Secondhand sites such as ThredUp, Poshmark and the RealReal have become destinations as eco-friendly alternatives to fast fashion. As resale goes mainstream — the market is projected to triple in three years — department stores have become an unexpected next step to woo younger shoppers.
“We want our customers to feel good not only about what they’re buying, but how they’re buying it,” said Olivia Kim, Nordstrom’s vice president of creative projects.
The secondhand offerings take up space once filled with Burberry, a luxury British clothier, at the Manhattan store. Nordstrom also is buying back customers’ used clothing, shoes, jackets and accessories, which will be cleaned and repaired as needed before being sold. The company will pay as much as 60 percent of an item’s resale value, in the form of a gift card. The initiative, known as See You Tomorrow, also will accept merchandise by mail.
On the website, the mix of resale items listed Friday ranged in price from $7 for an Adidas tank top to a $2,557 Pamella Roland evening gown. There also were designer options for men — Moncler jackets, Versace loafers, Tumi wallets — and Burberry rainboots for children.
Consignment shops, thrift stores and garage sales have been around for decades. But analysts say the mash-up between traditional retailers and used-clothing purveyors is pushing the limits of how, and where, secondhand items are sold.
“The resale business is the trend of the moment,” said Mark Cohen, director of retail studies at Columbia Business School and the former chief executive of Sears Canada. “But whether this idea of bringing it into the mainstream department store has legs or not, well, that remains to be seen.”
Macy’s and J.C. Penney have partnered with ThredUp to sell secondhand items in their department stores, while Madewell is offering used pairs of its jeans for $50 a pop. Neiman Marcus, which last year took a stake in the high-end resale site Fashionphile, collects “preloved” handbags and jewelry. Even the Kardashians have gotten into the game; they offload their Max Mara jumpsuits, Valentino handbags and other designer apparel on Kardashian Kloset.
“Through extensive research over many months, we know consumers appreciate new brands,” said Michelle Wlazlo, J.C. Penney’s chief merchandising officer. “The customer demand for secondhand is strong.”
The $7 billion resale market is expected to triple by 2023, according to a report prepared for ThredUp by the research firm GlobalData. The company says 56 million women bought secondhand items in 2018, a 27 percent jump from 44 million a year earlier.
ThredUp, founded in 2009, has processed more than 100 million pieces of clothing in the past decade, according to its president, Anthony Marino. The site’s most loyal shoppers, he said, range from teenagers to 40-somethings.
“Whether you’re shopping at Target or Walmart or Nordstrom or Macy’s, customers are saying we’d love to see secondhand products here because we’re buying it anyway,” he said. “Retailers are realizing that the person who buys secondhand clothing is not somebody else’s customer — it’s their customer.”
Hundreds of secondhand tops, pants and accessories were on display at a Macy’s store in downtown Washington on a recent morning. The ThredUp section — nestled between Guess Jeans and Anne Klein in the women’s department — was filled with mall finds: a J. Crew shirt dress (marked $34.99), an American Eagle sweater ($11.99) and a silver Victoria’s Secret bag ($24.99).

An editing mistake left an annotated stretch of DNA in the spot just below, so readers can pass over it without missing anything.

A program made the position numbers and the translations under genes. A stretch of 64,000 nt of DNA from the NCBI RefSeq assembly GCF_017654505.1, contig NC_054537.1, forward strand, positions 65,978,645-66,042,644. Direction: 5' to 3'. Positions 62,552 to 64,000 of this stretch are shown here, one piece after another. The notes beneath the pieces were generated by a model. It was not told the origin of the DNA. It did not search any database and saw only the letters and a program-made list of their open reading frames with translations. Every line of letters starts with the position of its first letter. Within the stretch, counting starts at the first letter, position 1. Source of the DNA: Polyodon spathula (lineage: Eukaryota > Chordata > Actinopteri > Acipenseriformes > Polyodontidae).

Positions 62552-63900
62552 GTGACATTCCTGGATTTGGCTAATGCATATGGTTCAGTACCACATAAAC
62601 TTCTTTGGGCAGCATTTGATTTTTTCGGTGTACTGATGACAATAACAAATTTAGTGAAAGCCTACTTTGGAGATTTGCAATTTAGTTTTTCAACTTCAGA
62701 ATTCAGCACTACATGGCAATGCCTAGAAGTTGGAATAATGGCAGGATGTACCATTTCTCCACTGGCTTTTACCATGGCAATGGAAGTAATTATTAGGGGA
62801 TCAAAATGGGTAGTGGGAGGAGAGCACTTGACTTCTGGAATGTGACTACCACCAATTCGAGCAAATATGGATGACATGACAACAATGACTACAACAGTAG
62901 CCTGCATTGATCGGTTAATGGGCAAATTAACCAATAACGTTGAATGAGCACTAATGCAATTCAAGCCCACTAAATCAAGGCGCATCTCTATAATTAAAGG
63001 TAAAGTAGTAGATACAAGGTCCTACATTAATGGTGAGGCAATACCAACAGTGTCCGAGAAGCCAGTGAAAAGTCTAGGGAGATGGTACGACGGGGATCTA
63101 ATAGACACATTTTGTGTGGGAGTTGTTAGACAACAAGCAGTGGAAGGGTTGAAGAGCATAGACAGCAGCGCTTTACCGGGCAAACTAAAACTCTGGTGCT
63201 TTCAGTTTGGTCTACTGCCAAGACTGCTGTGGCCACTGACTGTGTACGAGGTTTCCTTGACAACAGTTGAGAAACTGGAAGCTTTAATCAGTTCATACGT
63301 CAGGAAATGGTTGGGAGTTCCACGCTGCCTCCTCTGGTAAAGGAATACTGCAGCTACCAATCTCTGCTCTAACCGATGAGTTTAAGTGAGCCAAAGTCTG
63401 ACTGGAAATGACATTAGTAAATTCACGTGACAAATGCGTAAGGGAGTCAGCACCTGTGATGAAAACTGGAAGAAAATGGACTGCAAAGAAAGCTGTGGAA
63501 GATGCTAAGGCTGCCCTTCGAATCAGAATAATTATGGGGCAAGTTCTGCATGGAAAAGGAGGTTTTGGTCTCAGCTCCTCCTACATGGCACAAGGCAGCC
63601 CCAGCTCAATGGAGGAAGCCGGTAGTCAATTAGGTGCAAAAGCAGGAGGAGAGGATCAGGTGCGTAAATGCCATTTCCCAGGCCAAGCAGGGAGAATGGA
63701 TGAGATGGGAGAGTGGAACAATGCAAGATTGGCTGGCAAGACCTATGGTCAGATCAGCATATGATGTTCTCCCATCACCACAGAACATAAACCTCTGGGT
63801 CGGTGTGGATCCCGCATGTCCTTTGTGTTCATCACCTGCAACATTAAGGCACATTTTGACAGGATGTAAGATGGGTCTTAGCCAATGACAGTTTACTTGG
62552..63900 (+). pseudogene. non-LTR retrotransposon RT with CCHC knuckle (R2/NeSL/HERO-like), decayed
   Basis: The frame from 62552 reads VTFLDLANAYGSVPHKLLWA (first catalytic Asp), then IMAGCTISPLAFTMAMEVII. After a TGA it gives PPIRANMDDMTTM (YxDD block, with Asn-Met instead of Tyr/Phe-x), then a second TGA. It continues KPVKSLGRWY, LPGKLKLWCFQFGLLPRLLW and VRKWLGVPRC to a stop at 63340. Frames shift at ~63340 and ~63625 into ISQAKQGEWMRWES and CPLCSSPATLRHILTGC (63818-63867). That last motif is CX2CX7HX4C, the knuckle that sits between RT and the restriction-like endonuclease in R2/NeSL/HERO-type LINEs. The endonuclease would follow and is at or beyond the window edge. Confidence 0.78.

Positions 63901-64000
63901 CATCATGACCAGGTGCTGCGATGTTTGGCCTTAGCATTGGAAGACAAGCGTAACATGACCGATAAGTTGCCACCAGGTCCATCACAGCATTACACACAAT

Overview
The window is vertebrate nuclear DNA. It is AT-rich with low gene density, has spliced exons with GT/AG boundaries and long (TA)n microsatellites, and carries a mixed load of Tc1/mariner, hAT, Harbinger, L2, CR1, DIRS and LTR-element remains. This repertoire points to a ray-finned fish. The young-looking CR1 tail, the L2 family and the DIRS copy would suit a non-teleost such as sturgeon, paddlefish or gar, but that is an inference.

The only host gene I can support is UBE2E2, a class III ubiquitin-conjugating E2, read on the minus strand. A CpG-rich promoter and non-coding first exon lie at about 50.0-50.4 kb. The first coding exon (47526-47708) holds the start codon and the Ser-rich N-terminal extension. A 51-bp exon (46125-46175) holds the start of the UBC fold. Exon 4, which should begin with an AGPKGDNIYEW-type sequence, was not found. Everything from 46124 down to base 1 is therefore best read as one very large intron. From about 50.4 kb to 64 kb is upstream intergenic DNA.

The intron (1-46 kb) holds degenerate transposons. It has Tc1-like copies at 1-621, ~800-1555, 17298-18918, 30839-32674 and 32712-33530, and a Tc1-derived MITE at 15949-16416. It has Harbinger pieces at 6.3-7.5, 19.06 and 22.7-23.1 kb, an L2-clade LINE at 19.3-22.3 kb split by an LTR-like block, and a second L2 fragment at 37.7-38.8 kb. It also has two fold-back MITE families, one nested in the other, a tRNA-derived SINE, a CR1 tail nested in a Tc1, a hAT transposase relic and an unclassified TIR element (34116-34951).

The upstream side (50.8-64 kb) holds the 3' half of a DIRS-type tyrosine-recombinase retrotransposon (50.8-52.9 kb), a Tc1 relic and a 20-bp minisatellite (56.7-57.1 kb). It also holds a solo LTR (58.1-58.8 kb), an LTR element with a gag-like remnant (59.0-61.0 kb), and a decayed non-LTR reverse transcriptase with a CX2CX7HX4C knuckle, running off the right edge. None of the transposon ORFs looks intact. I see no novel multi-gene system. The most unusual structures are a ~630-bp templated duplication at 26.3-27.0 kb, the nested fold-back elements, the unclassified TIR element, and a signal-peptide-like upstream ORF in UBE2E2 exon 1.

Analysts said the pieces are illustrative of modern retail, where fast fashion and even faster-changing consumer tastes have created an endless churn of flimsy clothing. Taken together, Macy’s says, they represent a growing opportunity. The company now sells used clothing and handbags at 40 of its 630 stores.
“Young people are becoming much more environmentally conscious,” said Milton Pedraza, chief executive of the Luxury Institute, a New York-based market research firm. “They’ve shifted their mentality and are saying, ‘We don’t have to be gluttonous about fashion anymore.’"
But not all consumers think it’s a good idea, and analysts say retailers such as Macy’s and J.C. Penney risk alienating loyal shoppers. Kimberly Ross, 57, of Baton Rouge, La., says she was perplexed when secondhand handbags began popping up at the local Dillard’s store a few years ago. Though she occasionally goes to consignment shops, she says selling used items next to new ones tarnishes the reputation of the retailer.
“Bottom line for me is that used merchandise does not belong in a department store,” she said. “I’m not wealthy, but when I decide to treat myself to an overpriced designer bag, I want it to be brand new.”
Others say combining new with used is long overdue. After all, car dealers have been doing it for years.
“It’s not a zero-sum game,” said Tony Drockton, whose line of Hammitt handbags are often sold alongside used designer bags at Dillard’s and Von Maur department stores. “I own plenty of different brands of jeans and jackets and shirts and shoes. The smart consumer wants a nice assortment of new and secondhand."
Monica Ricci says she buys almost everything secondhand. She scours thrift stores, yard sales and a growing crop of online shops such as Tradesy, Poshmark and ThredUp for gently used items in search of a new home.
It saves money, the 54-year-old says — and more importantly, keeps clothing out of landfills.
“There is such glut of cheap, disposable fashion out there,” she said. “The last thing I want to do is contribute more waste."